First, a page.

Sorry to hear the update. I know this project has consumed a lot of your time and efforts. It is frustrating when people are short-sighted and do not see the potential long term benefit of these projects. I hope the full council will back this project and will be praying for the city. Please let us know how the meeting goes next week.

Cody said...

Is this the Akard St. project? Is there something online, or archived on the blog that gives a little more information on the plans? I work in a tax credit property and transformational housing project in Denver, so I'm curious.

You are certainly right about our intentions and especially the application of our *true* philosophy. You can really know the true philosophy of a person/group of people when property value is on the line.

jocelyn said...

I echo the first anonymous comment: what can we do to keep this from happening? Write letters? Make phone calls?

Michael Davis-Dallas Progress said...

Larry - this is a tough one. I can understand where both groups are coming's that fear of the unknown.

I think once CityWalk opens and it turns out to be the great project I know it will be, then maybe people will change their hearts and minds.

I do not support most tax-credit deals but this was one I could get behind.

Larry James said...

Thanks for the posts and questions. This is the second tax credit project for us. It happens to be on Akard, as is our first successful project--CityWalk at 511 N. Akard. The one currently in "trouble" is at 1011 S. Akard and is currently the Plaza Inn building just across I-30 from Downtown Dallas.

As to solving the problem, we need changes in the tax credit scoring regs so that small groups of people can't control projects that are good for more people. Long haul there.

We also need political leaders who will stand with us and pay the price to do what is right for the city.

Here in Dallas, Council Members almost always vote in line with the Council Member from the district with the issue. That needs to change. If a project is good but opposed by small groups of neighbors, let the Council Member from the district vote the way the neighborhood vocals want, but Council Members outside the district should be free to vote for what is best for the City.

It is a battle.

Very few of us want poor people near by--read Luke 16:19ff.

jocelyn said...

So, Larry, is City Walk @ Akard now open? I hadn't heard one way or the other.

Anonymous said...

And what about those 700 units they were making all of the hoopla about a few weeks ago? They will look really stupid if they pass up this opportunity and if they do it will be obvious they they really are not sincere about providing the necessary housing. They can't keep making the same promises year after year and expect to maintain credibility. This is an ideal housing situation with a mix of tenants. I can't think of a more ideal situation for a city. Can we start a petition?

Anonymous said...

Here is a link to the City portal. You can email the Mayor and all city council members at the same time from this link.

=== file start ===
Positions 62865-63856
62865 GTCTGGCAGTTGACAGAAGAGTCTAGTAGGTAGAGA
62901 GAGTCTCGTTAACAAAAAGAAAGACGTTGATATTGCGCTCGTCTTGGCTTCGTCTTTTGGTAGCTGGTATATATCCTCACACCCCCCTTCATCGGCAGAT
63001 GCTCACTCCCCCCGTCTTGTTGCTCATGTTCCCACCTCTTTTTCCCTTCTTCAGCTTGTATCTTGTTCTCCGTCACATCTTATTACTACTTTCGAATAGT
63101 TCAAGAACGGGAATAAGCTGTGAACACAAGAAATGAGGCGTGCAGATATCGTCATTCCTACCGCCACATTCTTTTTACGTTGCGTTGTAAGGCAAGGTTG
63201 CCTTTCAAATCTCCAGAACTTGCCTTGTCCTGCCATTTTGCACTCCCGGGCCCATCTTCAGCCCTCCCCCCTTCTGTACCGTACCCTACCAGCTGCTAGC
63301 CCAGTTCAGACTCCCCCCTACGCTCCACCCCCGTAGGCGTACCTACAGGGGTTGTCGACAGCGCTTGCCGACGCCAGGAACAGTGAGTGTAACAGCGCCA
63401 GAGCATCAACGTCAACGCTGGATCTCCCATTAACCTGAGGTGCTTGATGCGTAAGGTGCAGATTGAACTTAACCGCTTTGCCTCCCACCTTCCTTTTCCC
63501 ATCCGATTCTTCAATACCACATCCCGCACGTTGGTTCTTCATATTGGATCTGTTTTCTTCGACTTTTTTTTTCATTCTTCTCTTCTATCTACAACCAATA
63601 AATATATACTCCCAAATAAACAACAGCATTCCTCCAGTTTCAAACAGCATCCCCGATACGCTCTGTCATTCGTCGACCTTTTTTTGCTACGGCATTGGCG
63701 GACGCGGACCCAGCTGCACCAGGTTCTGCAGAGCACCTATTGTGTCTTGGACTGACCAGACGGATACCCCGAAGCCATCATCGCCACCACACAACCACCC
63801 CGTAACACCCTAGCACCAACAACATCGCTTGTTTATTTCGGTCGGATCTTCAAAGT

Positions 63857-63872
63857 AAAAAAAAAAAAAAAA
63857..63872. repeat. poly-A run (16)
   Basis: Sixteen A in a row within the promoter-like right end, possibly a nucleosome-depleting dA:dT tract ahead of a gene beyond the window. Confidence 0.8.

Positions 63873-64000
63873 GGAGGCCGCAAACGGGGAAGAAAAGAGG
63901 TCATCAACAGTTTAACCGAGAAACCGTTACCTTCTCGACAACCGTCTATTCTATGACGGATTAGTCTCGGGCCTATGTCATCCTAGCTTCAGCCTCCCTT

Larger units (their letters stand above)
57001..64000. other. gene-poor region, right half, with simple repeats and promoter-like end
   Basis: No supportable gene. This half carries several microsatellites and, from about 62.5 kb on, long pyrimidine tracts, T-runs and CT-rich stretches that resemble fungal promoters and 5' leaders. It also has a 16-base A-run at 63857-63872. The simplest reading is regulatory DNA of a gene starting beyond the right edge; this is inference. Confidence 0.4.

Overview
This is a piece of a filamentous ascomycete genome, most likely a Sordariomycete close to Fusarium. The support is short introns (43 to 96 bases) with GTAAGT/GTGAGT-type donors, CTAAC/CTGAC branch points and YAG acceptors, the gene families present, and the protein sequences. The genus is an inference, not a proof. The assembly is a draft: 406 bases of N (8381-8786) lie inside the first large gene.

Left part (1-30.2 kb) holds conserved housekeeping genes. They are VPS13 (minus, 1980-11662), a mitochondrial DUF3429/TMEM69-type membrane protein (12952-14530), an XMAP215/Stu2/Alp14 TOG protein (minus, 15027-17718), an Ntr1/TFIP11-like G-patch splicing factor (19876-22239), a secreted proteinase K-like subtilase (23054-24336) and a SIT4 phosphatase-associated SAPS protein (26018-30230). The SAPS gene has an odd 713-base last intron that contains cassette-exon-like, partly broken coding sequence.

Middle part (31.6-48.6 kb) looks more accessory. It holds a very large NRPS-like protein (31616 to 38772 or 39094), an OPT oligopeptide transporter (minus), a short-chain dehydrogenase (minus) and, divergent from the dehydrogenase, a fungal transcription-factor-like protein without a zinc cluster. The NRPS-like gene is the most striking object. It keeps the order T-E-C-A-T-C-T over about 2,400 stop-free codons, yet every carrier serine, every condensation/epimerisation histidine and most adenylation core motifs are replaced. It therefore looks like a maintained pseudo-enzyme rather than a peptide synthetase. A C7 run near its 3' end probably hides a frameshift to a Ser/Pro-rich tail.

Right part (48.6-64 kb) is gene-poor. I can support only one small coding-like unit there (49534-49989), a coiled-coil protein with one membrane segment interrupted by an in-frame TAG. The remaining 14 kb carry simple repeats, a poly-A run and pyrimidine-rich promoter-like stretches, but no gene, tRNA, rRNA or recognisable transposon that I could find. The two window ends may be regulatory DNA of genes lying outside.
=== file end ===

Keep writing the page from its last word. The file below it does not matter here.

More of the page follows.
Larry James said...

CityWalk is under construction and will open between now and fall '09.

Aaron Jones said...

It seems that because you didn't get your way that you are upset.

Look I want to help those who want help, not those who are lazy or sluggards look those two words up in the Bible.

I know the DTD property owners want the homeless gone and I think the homeless czar Mike Rawlings has an alliance with them, but it doesn't solve the problem. The homeless who are benefiting from the taxpayers need to work.

By work I mean volunteering to clean up parks and other city related things in a sense it's job training there doing a service for the taxpayer. Or the city could have a workforce for the homeless like a job training center, you could bring all the Dallas homeless organizations under one roof.

I know there politics in the whole homeless thing because it's all about the money and being a better dogood-er, but let me warn you that Dallas can turn to red just as it turned to blue. If I was a Republican I wouldn't worry about the current political situation.

I think some homeless advocates are taking advantage of the situation. Taxpayers don't like to be exploited, by the rich yes, but not by the poor especially the homeless and with these mmd's coming boy we live in interesting times.

I know them having a job doesn't fix eveything they need encouragment and other services until they can be self sufficient, but show the taxpayer that their hard earned money isn't going to bums who just want a free ride like many feel The Bridge has become. Perception is reality.

Daniel Gray said...

Mr. Jones,

Your immediate insistence on biblical principles gives away you bias. And it makes me skeptical of your understanding of people who are homeless.

Here's a thought... If we get homeless people into stable housing, they won't be homeless anymore... then we can begin to treat them like normal people and help them with issues preventing them from working and becoming "productive".

In St. Louis (and this is true for most of the country), 99% of the chronically homeless (those homeless for more than a year or 4+ episodes in 3 years), have some type of disabling condition -- mental health, substance abuse, physical disability. Many of them suffer from multiple conditions. Telling these people to get on their feet and get a job and we'll help them later doesn't work.

Anonymous said...

Mr. Jones:

I think you've missed the whole idea of "housing first," the strategy Larry and CDM are pursuing, which has proven to be so effective elsewhere. You have to stabilize people first, then lead them gently toward greater productivity. Also, since it costs less to house someone who is homeless than to pay the police and hospitals and other city services to babysit them on the streets, housing costs LESS than leaving them on the streets. More humane AND cheaper - you can't beat that!

Larry James said...

Aaron, thanks for taking the time to post here. I am not upset because I lost. I am upset because we all are missing a great, positive opportunity to make things better for a building, an entire neighborhood and some really good people who need and desire quality housing. This group includes folks who will pay market rates to be near Downtown, as welll as very poor people who have no home tongight.

Your description of the homeless in your note is not accurate, nor is it fair. I won't go into details, but we have been working to house folks for almost 2 years now with great success in N. Dallas. Homeless people need homes and most want jobs. Your commnets betray that you don't really understand the issues or the people. You make judgments that are simply not valid or in line with reality.

Let's keep talking.